Two days ago the Polish government released a statement claiming that the culling in Boreckaki Forest has been conducted in line with the national standards and was necessary. However, this statement hasn’t been supported by any official reports that would prove that the selections of bisons for culling was conducted by professional staff, nor is it possible to see a transparent financial record of the Borecka Forest. FYI Borecka forest is quite well known in Poland for hunting, even the Spanish king Juan Carlos shot a bison in there…
Żubry in Polish media
A new, independent, citizen-led newsroom “Oko.press” was the whistleblower in the żubry case in Poland. Their article “Kill the bison”(“Zabić żubra“) brought bisons to the headlines and kicked off a war between the new far-right government and the independent media. Allowing the commercial hunters to access reserves in Poland is an achievement of an active lobbying of hunting associations and forest rangers and it has taken place for years before. However, this year the topic finally got the headlines and gained attention. This might because the charismatic animals are increasingly popular in the media and are often used in political battles.
Both the Environment Minister and the General Director of Environmental Protection are hunters themselves. Moreover, the chair of European Association of Bison – Professor Wanda Olech-Piasecka is also a supporter of wildlife utilization, she has been supporting cullings of bisons. According to her, we should stop impersonating żubry and approach this topic pragmatically, I wonder how such a person can be chairing a pro-animal association? This means that the government bodies are pro-hunting and will continue to allow commercial hunting of bisons, what is the point of shooting animals that we are trying to protect in the first place?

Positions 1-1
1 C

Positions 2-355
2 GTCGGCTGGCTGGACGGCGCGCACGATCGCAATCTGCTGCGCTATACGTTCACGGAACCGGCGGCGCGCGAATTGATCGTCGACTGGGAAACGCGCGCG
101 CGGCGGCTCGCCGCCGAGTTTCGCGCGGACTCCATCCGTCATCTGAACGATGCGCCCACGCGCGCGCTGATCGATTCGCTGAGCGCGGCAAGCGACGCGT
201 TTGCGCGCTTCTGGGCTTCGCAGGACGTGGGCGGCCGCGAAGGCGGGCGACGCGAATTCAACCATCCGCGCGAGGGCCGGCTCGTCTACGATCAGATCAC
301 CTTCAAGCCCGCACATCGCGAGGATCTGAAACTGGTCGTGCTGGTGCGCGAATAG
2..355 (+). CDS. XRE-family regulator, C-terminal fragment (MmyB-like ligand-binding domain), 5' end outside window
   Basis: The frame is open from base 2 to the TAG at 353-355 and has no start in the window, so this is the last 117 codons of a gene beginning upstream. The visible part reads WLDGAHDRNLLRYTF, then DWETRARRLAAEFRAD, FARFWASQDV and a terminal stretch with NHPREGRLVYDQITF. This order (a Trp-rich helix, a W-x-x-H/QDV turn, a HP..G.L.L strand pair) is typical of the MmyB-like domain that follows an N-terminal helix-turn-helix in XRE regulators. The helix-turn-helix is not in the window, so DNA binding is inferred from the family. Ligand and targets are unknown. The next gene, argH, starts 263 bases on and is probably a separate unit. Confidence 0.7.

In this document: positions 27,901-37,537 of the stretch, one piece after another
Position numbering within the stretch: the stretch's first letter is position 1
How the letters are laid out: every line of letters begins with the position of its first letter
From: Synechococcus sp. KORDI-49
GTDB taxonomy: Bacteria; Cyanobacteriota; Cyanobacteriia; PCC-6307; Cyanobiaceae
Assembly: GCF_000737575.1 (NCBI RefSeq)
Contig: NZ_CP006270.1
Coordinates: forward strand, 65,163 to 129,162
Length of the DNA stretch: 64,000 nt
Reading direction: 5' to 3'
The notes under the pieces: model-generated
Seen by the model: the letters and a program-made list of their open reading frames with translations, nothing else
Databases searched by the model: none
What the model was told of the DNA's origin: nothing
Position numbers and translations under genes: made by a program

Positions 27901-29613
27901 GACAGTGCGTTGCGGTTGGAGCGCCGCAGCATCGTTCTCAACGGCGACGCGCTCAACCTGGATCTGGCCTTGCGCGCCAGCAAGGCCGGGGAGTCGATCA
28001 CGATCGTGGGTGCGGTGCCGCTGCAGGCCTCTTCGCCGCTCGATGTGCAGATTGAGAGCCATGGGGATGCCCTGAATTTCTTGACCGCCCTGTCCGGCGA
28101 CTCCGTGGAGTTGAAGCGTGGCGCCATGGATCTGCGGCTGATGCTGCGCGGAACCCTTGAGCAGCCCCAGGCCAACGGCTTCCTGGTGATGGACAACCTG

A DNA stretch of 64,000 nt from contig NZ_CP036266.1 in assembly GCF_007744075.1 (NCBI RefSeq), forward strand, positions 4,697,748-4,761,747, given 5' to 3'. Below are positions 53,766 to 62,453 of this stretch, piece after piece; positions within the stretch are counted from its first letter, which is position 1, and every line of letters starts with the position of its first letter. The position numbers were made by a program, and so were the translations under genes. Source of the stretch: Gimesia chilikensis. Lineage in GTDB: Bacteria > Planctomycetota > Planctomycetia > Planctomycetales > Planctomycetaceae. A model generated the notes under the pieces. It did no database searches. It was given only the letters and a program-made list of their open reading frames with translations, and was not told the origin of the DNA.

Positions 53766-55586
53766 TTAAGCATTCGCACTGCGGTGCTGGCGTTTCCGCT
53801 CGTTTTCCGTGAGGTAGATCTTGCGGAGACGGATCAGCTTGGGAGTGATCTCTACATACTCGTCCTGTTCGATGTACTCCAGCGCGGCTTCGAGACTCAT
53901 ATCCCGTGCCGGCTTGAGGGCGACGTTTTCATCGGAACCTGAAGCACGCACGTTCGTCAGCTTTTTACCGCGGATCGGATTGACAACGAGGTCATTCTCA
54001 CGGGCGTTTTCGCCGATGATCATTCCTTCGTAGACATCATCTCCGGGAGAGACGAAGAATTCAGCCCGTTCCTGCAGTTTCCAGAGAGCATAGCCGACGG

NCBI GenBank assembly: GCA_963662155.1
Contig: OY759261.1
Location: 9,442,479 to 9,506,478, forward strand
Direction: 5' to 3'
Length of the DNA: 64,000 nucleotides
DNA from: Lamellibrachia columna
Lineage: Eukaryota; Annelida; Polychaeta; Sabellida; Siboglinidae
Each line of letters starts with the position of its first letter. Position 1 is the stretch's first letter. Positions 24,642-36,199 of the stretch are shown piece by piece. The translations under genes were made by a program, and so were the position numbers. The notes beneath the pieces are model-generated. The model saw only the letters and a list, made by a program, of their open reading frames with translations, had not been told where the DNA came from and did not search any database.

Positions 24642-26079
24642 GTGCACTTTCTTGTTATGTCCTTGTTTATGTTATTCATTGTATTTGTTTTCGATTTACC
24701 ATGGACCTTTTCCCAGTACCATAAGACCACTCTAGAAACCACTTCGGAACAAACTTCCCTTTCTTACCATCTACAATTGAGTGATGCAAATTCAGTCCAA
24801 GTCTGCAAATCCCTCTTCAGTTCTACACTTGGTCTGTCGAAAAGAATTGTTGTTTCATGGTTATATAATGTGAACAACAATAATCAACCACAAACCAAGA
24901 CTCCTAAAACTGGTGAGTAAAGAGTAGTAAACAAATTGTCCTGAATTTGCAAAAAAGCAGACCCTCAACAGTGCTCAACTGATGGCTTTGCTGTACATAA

Against culling (Greenpeace, WWF, and media)
- Damages caused by bisons count up to 3-4% of all the damages done by wild animals
- There are known examples where lonely bisons who left their herds were not posing any danger to local communities, including the example in Belarus in 2016 when a male bison joined a herd of cows